Durham astronomers team with NASA to launch telescope tethered to giant balloon

By Cameron McAllister

Is it a bird? Is it a plane? No, it’s a telescope suspended from a football stadium sized balloon developed by an international team including astronomers from Durham University. The collaboration, which also includes NASA, the Canadian Space Agency and Toronto and Princeton universities, is an ingenious solution to the problems faced by ground-based and space telescopes.

The giant helium balloon will suspend the telescope, known as SuperBIT (the Superpressure balloon-borne imaging telescope), to a height of 40 kilometres, above 99.5 percent of the atmosphere. This is vital as atmospheric fluctuations are the bane of astronomers on Earth; they distort the light that passes through the atmosphere making high-resolution imaging of space from the ground extremely difficult.

Space telescopes, on the other hand, are expensive and troublesome to repair. The Hubble Space Telescope – which SuperBIT will be able to match in image quality – cost £3.5 billion at its launch in 1990 and required servicing by astronauts travelling via the now-defunct space shuttle. In contrast, SuperBIT has had a budget of only £3.5 million, meaning it has cost almost one thousand times less than an equivalent satellite.

The telescope has incredible pointing stability, equivalent to being able to accurately thread a needle from one kilometre away

SuperBIT relies on superpressure balloon technology recently developed by NASA. As the balloon rises, the helium inside expands due to the drop in the surrounding atmospheric pressure, but unlike in other balloons, the extra helium is not vented off.

Instead, the expansion of the gas is used to pressurise the balloon. The differential pressure (the difference between the pressure in the balloon and the pressure of the surrounding atmosphere) increases during the day as the sun heats the helium and decreases during the night. Though as no helium is lost from the balloon, it is able to stay afloat for months at a time with very little vertical movement, perfect for astronomy.

The final test flight in 2019 showed incredible pointing stability, equivalent to being able to accurately thread a needle from one kilometre away and to hold that direction exactly for an hour.

The fact that the balloon will eventually land is also something of a bonus, as it will provide a perfect opportunity for repairs to be carried out and new parts to be fitted. This means that while space telescopes can be stuck with decades old equipment, SuperBIT can be continually upgraded to make use of the latest digital camera technology.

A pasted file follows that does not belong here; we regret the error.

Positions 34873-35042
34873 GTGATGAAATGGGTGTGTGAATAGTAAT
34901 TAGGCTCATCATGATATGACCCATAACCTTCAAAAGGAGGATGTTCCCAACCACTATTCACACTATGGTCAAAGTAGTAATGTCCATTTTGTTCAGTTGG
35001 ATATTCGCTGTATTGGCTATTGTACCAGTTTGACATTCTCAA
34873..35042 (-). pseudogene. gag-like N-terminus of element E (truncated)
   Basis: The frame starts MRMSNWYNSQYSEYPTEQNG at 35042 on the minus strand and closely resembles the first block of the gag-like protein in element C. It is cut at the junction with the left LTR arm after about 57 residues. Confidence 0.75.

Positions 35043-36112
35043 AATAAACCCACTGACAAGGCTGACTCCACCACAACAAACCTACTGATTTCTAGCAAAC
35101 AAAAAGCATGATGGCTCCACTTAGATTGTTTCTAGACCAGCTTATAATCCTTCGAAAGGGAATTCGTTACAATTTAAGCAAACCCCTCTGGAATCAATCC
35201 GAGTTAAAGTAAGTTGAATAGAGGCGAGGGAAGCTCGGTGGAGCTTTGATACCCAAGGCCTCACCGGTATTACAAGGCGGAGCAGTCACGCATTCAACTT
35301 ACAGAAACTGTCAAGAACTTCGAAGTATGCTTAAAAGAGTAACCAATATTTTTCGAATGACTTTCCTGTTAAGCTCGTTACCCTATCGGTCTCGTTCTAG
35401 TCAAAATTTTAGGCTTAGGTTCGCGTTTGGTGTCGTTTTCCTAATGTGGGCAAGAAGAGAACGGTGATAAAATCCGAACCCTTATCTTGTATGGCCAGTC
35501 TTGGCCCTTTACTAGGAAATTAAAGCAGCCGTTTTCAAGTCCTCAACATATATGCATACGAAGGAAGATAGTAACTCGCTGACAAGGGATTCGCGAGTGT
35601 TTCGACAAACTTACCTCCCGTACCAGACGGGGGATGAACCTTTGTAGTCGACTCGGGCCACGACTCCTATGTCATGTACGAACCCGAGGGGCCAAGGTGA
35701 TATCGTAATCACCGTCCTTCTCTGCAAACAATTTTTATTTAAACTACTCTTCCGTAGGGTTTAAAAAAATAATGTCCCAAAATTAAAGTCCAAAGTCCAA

There’s also lots of room for improvement in the mirror of the telescope, with larger mirrors being able to image at higher resolution. SuperBIT currently has a 0.5 metre diameter primary mirror, and the team already has funding to upgrade to a 1.5 metres telescope. The maximum carrying capacity of the balloon is even larger at two metres, so further upgrades will be possible.

Prof. Richard Massey, of Durham University’s Department of Physics, with SuperBIT prior to its final test flight in 2019. Photo: Richard Massey (Durham University)

When the telescope untethers from Wanaka, New Zealand, in April 2022 for its months-long voyage, it will be aiming to measure the properties of dark matter by watching collisions between clusters of galaxies. Dark matter is predicted to make up most of the universe’s mass but can only be perceived by its gravitational effects on ‘normal’ matter. No particle colliders on Earth can accelerate dark matter.

“Cavemen could smash rocks together, to see what they’re made of,” explained Prof. Richard Massey, of Durham University’s Department of Physics. “We’re going to use SuperBIT to look for the crunch of dark matter. It’s the same experiment, you just need a space telescope to see it.”

Telescopes like SuperBIT could be the future of astronomy. The low cost combined with regular opportunities for repairs means it would be possible to have a fleet of many similar telescopes floating high in the atmosphere in the coming years, allowing more astronomers to see the universe with such extreme clarity.

Photo: Richard Massey (Durham University)

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